Don’t Ask Me How I’m Doing If You Don’t Really Care

I’m going to steal something today from Joe Patti; specifically, his post from 1/3/2017 where he shares some insights from serving on the evaluation panel from ArtsHacker’s Most Creative People In Arts Administration.

Adaptistration People 085In his post, Patti dives into the deep end of one submission that ultimately tied for top honor: Aubrey Bergauer’s blog at California Symphony. One of the posts that struck Patti is one that caught my attention as well but I promptly forgot to reference it in my post about the recipients from 12/30/2016.

I’ll let you gather the real meat and potatoes from Patti’s article but if you’re the type of reader who just can’t when it comes to click-throughs, he examines the importance of being earnest when it comes to crafting patron surveys.

In a nutshell, if you don’t plan on implementing change on something, don’t ask about it; or at the very least, explain to the respondent why it is beyond control.

Thanks to Patti for remembering to write something that slipped my mind and kudos to Bergauer and her colleagues for their work at the California Symphony blog.

About Drew McManus

"I hear that every time you show up to work with an orchestra, people get fired." Those were the first words out of an executive's mouth after her board chair introduced us. That executive is now a dear colleague and friend but the day that consulting contract began with her orchestra, she was convinced I was a hatchet-man brought in by the board to clean house.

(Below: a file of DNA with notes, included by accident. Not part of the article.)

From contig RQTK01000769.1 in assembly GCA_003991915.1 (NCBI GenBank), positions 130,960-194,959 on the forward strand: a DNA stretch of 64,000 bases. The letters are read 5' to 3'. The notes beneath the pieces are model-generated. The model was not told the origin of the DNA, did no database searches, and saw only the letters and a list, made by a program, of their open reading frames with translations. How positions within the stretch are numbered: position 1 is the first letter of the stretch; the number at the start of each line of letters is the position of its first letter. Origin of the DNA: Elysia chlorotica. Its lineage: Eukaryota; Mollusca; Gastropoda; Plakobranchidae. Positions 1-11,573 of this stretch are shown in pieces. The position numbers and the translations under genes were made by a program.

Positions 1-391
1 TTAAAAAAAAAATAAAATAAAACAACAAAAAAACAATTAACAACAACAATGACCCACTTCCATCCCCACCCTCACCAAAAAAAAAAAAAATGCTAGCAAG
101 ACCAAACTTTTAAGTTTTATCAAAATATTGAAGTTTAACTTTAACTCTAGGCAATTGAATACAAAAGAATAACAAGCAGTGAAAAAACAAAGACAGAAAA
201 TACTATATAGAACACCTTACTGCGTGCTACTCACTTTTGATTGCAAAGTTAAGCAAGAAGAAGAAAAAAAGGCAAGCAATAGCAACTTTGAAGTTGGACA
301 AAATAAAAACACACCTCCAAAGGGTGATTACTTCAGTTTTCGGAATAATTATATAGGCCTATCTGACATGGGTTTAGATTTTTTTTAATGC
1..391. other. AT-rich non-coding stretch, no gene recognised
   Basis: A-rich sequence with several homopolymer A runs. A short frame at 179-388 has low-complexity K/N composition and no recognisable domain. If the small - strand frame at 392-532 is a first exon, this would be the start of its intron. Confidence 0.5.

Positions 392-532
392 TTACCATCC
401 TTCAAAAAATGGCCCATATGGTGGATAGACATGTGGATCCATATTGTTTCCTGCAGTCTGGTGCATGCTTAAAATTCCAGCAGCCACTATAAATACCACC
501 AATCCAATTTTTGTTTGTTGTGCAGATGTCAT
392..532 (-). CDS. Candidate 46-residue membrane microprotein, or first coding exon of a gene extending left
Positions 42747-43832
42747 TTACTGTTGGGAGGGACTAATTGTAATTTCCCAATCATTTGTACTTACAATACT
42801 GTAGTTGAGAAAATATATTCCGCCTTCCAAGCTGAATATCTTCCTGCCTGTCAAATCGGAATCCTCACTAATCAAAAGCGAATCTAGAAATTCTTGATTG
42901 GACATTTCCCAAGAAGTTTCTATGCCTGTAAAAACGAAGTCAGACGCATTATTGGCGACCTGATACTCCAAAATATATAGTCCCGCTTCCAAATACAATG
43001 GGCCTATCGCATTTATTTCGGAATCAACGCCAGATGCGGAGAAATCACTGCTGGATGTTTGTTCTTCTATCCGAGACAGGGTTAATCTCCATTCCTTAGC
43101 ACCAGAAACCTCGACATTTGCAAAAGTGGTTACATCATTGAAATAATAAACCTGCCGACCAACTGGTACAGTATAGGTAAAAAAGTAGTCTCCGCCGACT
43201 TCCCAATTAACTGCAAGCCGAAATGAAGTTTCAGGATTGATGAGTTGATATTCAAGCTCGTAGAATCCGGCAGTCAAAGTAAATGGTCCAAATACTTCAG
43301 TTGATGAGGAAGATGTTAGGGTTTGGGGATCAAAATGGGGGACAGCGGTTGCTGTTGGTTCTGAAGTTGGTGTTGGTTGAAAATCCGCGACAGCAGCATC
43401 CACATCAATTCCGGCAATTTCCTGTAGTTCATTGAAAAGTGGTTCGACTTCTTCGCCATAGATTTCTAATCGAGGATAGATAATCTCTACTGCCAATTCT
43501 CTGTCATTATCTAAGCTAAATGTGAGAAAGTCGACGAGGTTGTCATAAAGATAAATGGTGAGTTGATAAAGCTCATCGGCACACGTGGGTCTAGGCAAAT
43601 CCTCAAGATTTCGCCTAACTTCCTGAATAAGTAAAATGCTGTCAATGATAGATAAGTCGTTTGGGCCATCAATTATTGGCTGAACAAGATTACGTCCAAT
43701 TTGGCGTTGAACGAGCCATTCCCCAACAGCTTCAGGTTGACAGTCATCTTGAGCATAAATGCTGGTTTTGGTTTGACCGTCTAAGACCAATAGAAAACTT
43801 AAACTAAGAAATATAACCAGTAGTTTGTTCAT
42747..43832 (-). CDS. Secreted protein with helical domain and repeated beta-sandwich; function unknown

I understand where the trepidation comes from as a great deal of my consulting and technology provider work for arts organizations involves due diligence, separating fact from fiction, interpreting spin, as well as performance review and oversight. So yes, sometimes that work results in one or two individuals "aggressively embracing career change" but far more often than not, it reinforces and clarifies exactly what works and why.

In short, it doesn't matter if you know where all the bodies are buried if you can't keep your own clients out of the ground, and I'm fortunate enough to say that for more than 15 years, I've done exactly that for groups of all budget size from Qatar to Kathmandu.

For fun, I write a daily blog about the orchestra business, provide a platform for arts insiders to speak their mind, keep track of what people in this business get paid, help write a satirical cartoon about orchestra life, hack the arts, and love a good coffee drink.

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